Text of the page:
K’yuuksxw – Waking up to Hope, a federally-funded celebration of women and a push for economic security in the Hazeltons was held at the Anglican Church Hall last Thursday.
K’yuuksxw, meaning wake up, in the Gitxsan language, was organized by the Storytellers’ Foundation and featured musicians, craft booths, and several projects designed specifically to showcase the stories and value of local women.
The event was made possible by funding from Status of Women Canada (SWC), a federal organization promoting economic, social and democratic participation from women in Canada.
K’yuuksxw coincides with a SWC national event on December 6 called the National Day of Remembrance and Action on Violence Against Women, which is close to the end of a two-week awareness-raising campaign from Nov. 25 to Dec. 10.
Event organizer, Sarah Panofsky, Storytellers’ Foundation, said planning for the event took about a year of consultation with community members and Ladies’ Nights to make it happen.
“Last summer we provided a safe space for women to gather, share ideas and have fun,” Panofsky said about the Ladies’ Nights.
“Through that we learned about the strengths of the women in the community as well as the issues they encounter on a regular basis.”
One of the outcomes of the discussions was in the centre of the hall, a space called the Inner World.
At the centre of the space is a multicolored wheel with the word, Hope, with other inspirational words surrounding it, bordered by sheets with a single doorway for people to enter.
“All of our conversations were funneled into it,” Panofsky said.
“Every one of the big themes were part of Inner World with hope in the centre.”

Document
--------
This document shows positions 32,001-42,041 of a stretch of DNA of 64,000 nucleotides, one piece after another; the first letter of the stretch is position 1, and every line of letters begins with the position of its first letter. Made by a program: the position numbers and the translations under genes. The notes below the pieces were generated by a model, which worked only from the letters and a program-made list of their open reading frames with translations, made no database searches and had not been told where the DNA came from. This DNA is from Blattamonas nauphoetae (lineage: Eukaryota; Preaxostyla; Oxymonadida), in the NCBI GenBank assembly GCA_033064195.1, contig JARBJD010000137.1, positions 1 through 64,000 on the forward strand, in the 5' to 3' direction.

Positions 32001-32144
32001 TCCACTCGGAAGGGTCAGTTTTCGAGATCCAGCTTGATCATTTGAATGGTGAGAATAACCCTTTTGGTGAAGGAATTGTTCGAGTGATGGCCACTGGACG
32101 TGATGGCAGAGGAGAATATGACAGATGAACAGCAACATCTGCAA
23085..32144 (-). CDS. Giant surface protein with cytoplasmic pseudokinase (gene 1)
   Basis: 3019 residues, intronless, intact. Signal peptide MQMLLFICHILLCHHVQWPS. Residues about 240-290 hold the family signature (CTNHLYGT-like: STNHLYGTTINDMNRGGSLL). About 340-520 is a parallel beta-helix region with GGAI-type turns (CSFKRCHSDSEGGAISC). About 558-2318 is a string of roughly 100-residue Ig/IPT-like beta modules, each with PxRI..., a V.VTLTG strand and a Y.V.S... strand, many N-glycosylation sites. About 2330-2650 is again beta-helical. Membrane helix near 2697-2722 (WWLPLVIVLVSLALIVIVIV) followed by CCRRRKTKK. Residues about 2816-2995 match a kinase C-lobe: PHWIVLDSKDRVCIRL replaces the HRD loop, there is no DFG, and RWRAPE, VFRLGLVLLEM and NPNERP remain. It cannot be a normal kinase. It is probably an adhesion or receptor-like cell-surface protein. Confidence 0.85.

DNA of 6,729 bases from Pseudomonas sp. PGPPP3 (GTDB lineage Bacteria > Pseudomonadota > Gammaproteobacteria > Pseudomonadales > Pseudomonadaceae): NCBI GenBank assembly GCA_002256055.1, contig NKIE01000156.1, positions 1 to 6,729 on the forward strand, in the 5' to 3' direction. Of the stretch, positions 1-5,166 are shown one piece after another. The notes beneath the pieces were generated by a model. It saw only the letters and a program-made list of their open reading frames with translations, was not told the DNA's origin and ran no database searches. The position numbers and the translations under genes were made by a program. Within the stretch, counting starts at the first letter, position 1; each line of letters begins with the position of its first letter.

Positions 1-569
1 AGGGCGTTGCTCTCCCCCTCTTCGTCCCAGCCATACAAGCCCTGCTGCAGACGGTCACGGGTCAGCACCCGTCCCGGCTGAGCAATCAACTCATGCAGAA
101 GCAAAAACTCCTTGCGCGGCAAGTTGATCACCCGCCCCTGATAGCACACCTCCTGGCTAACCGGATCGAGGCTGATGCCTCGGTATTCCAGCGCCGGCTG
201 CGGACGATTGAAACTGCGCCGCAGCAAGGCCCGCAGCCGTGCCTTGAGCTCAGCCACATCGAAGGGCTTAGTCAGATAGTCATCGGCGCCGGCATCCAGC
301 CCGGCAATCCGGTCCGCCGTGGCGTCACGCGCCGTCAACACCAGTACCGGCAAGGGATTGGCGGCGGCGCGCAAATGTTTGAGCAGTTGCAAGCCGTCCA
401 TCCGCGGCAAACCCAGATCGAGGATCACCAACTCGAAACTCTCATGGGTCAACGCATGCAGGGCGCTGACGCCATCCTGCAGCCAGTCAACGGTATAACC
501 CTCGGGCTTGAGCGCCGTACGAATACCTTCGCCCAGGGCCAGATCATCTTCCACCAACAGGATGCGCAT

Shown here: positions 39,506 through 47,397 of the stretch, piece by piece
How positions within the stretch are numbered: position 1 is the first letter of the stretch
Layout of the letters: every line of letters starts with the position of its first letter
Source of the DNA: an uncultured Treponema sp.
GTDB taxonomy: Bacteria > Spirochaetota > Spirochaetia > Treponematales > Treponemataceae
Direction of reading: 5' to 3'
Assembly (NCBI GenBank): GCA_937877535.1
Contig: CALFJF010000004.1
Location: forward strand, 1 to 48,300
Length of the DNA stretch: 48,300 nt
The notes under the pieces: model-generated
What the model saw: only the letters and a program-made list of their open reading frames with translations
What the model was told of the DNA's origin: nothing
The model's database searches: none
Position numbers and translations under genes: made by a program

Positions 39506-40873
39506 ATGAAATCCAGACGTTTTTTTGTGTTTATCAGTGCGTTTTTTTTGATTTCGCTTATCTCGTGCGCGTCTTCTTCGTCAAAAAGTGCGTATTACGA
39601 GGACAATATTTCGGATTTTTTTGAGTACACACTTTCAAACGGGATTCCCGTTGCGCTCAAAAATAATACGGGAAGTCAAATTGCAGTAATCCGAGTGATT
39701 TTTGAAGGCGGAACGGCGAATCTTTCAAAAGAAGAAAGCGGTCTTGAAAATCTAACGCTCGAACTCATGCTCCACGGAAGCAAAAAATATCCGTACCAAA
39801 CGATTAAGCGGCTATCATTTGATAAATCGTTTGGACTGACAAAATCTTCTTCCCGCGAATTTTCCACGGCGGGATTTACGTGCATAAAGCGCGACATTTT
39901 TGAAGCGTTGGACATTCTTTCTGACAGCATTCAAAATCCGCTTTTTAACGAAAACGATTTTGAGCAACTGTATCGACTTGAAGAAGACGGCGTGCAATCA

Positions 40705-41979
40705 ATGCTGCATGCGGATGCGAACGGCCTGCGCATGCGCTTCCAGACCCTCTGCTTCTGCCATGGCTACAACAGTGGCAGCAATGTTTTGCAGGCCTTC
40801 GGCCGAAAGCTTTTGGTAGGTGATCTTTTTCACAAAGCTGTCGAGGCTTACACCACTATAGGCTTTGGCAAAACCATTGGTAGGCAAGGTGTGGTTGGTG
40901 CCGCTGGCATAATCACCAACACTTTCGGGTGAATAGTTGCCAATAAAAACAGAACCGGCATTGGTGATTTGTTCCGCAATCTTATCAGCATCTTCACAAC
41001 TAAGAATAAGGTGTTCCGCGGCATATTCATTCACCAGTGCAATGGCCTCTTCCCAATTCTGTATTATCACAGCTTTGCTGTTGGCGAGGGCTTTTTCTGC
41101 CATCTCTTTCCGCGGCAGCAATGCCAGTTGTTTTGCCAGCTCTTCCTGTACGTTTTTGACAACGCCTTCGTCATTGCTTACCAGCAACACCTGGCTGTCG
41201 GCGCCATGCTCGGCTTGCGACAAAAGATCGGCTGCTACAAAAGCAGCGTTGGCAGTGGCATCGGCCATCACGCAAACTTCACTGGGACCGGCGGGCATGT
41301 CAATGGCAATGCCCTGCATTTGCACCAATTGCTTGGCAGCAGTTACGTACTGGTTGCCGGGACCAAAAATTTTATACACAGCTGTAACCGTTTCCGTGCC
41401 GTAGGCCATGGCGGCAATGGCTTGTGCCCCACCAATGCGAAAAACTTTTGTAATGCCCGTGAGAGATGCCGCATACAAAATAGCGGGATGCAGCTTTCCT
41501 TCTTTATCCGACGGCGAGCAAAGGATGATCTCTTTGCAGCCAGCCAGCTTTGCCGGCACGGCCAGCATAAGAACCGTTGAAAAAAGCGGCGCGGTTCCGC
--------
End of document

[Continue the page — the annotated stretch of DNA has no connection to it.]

Quotes, ideas and concepts such as: feeling of value, “I love to dance” and a network of support services surrounded the central theme of K’yuuksxw and the installation.
Booths detailing the lives of local women, such as Frances Mowatt, Shirley Muldon, Kara Weeber, Chasity Turley and Chelsie Shanoss.
Each booth consisted of a collage of photos of important people in the lives of these women and also included a recorded personal interview done by Storytellers’.
Chelsie Shanoss, 20, shared some intimate details of her life, as all those interviewed did, to inform the general public about the realities of life in the Hazeltons.
Shanoss, raised by her grandparents in Gitsegukla, was moved to Surrey to live with her mom when she was 13, but returned to the Hazeltons when she was 19.
Life was not always easy for her in either place, but the foundation provided by her grandmother enabled her to persevere.
“She taught me how to love and I don’t think anybody can change that,” Shanoss told Storytellers’.
Shanoss has overcome several hardships since becoming involved with the Storytellers’ Community Kitchen, a program designed to develop participants’ knowledge of both where food comes from and how to prepare meals.
“If it wasn’t for the Community Kitchen I wouldn’t be involved in the community like I am now,” Shanoss said.
The importance of the event was evident in the faces of the more than
40 people who attended and the discussion they had.
“I think women in this community are 80 to 90 per cent responsible for holding this community together,” Dr. Peter Newberry, Storytellers’ board member, said.
“It’s quite remarkable really.”
The main benefit to the event was summed up by Shirley Muldon.
“I’ve known the women interviewed for a long time,” she said.
“But now I feel like I really know them, I feel closer to them.”
The interviews will be made available online through the Storytellers’ website at upperskeena.ca.